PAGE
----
Overall, what role do you think touch has for the development of the children? You talked about the babies, but how is it for the children that you experience in your classroom?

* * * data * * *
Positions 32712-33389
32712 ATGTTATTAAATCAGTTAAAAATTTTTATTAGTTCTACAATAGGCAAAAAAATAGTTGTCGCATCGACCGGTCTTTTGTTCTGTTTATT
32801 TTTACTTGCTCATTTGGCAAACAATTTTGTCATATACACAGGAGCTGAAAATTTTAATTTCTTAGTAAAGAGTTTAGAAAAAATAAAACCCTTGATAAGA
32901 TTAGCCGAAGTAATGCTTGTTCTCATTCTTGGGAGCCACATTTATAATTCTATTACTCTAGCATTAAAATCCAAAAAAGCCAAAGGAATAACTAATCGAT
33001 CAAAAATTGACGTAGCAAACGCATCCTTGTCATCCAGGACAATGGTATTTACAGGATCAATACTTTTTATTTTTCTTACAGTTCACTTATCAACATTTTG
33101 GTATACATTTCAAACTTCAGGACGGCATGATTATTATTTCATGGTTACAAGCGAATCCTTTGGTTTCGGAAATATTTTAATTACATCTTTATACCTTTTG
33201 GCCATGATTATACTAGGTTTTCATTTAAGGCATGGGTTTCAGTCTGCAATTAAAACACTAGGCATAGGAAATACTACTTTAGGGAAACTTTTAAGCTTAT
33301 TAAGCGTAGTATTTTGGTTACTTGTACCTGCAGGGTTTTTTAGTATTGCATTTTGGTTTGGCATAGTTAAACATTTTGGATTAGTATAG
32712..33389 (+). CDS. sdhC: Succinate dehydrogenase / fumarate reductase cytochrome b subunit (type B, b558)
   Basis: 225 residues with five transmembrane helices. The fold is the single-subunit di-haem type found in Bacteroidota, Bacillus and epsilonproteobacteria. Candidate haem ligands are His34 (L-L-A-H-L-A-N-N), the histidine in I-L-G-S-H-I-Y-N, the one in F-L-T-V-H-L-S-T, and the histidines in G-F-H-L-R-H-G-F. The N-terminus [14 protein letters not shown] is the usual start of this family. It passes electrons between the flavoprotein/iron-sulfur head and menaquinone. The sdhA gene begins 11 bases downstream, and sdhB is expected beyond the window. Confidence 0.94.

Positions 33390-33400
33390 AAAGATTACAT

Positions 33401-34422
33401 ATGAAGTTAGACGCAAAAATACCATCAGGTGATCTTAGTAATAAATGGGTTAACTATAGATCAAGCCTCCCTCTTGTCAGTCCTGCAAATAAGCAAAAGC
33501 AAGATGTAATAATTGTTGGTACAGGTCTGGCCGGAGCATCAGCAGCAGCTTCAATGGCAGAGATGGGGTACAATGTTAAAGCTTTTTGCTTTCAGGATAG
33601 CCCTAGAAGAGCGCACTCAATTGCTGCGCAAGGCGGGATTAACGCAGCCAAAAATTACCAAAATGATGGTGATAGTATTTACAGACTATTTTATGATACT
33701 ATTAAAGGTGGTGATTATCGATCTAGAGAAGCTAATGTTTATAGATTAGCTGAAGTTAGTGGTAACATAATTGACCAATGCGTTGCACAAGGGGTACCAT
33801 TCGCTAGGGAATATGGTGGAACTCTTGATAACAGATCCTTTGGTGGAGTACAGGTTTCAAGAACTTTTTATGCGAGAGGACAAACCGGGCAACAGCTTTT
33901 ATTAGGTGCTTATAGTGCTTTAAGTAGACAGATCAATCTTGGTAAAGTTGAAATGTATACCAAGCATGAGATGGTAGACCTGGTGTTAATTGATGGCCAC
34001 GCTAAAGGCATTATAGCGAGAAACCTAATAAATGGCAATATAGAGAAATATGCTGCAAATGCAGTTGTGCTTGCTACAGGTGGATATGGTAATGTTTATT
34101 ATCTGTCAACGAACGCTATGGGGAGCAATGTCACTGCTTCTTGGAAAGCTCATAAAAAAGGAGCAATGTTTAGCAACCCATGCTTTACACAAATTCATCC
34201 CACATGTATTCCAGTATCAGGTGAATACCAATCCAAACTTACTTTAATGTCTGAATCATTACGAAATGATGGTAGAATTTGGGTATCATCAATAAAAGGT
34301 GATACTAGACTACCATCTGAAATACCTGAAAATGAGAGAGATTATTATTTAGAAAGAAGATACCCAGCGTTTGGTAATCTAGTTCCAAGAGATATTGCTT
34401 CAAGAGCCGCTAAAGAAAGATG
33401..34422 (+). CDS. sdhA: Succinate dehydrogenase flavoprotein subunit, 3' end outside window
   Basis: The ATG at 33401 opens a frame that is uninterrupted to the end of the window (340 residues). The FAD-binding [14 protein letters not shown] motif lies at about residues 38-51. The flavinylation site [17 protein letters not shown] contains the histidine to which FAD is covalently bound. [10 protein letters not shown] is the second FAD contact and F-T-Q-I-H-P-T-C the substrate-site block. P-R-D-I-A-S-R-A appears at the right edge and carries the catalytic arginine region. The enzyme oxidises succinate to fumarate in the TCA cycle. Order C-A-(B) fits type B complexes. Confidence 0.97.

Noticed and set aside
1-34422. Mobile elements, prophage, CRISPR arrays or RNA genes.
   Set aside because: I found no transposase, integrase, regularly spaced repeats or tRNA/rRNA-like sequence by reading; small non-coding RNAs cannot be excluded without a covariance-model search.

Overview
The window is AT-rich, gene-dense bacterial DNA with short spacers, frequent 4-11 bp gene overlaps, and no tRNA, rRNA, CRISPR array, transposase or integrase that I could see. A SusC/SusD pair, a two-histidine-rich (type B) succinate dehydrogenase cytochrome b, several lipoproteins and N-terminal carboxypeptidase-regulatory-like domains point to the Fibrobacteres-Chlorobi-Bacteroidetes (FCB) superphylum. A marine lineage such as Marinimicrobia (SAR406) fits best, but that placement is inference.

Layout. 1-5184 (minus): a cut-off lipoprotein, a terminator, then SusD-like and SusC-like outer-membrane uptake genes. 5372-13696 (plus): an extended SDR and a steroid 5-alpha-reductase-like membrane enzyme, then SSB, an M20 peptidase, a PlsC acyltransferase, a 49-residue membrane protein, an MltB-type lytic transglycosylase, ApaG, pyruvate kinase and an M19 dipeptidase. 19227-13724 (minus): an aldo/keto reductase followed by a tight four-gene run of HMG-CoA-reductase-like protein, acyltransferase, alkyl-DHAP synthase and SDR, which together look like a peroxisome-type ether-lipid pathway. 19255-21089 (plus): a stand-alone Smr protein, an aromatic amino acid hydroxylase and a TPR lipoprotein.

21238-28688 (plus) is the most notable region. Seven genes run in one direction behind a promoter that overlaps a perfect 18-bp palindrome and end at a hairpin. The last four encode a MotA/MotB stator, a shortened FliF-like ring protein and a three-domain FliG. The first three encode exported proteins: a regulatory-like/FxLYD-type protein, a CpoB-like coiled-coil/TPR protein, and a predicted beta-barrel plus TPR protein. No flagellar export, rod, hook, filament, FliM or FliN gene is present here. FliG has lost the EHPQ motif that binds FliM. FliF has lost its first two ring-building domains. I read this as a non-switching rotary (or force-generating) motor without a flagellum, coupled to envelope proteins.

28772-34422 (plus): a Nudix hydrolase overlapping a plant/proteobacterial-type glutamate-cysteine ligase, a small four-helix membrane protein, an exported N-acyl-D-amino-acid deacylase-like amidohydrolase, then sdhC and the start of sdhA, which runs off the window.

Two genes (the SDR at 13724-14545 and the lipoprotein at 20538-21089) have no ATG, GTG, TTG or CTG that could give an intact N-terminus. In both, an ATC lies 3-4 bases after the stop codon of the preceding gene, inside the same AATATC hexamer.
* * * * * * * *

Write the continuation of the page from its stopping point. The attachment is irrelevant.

In terms of children’s brain development and their emotional development, we think our connections to feeling loved, safe, and secure are generally delivered by touch. If you go back to very early childhood, we remember cuddles, being rocked, being carried. When a child is well loved, their hands are held, they are hugged, they have a sense of family, sitting all together, and there is a sense of connection to touch. If you think about the primacy of touch in infancy above all the other senses, touch is paramount in our ability to thrive. With her research on premature infants, Tiffany Field (a professor of pediatrics, psychology, and psychiatry at the University of Miami School of Medicine and director of the Touch Research Institute) was able to experience phenomenal developmental growth and weight gain in infants, simply by making sure a loving hand came through the incubator and stroked the little baby. I think touch transcends age, generation, culture, and language. It is a universal language, and I deeply believe that touch is the most human connection that we can have.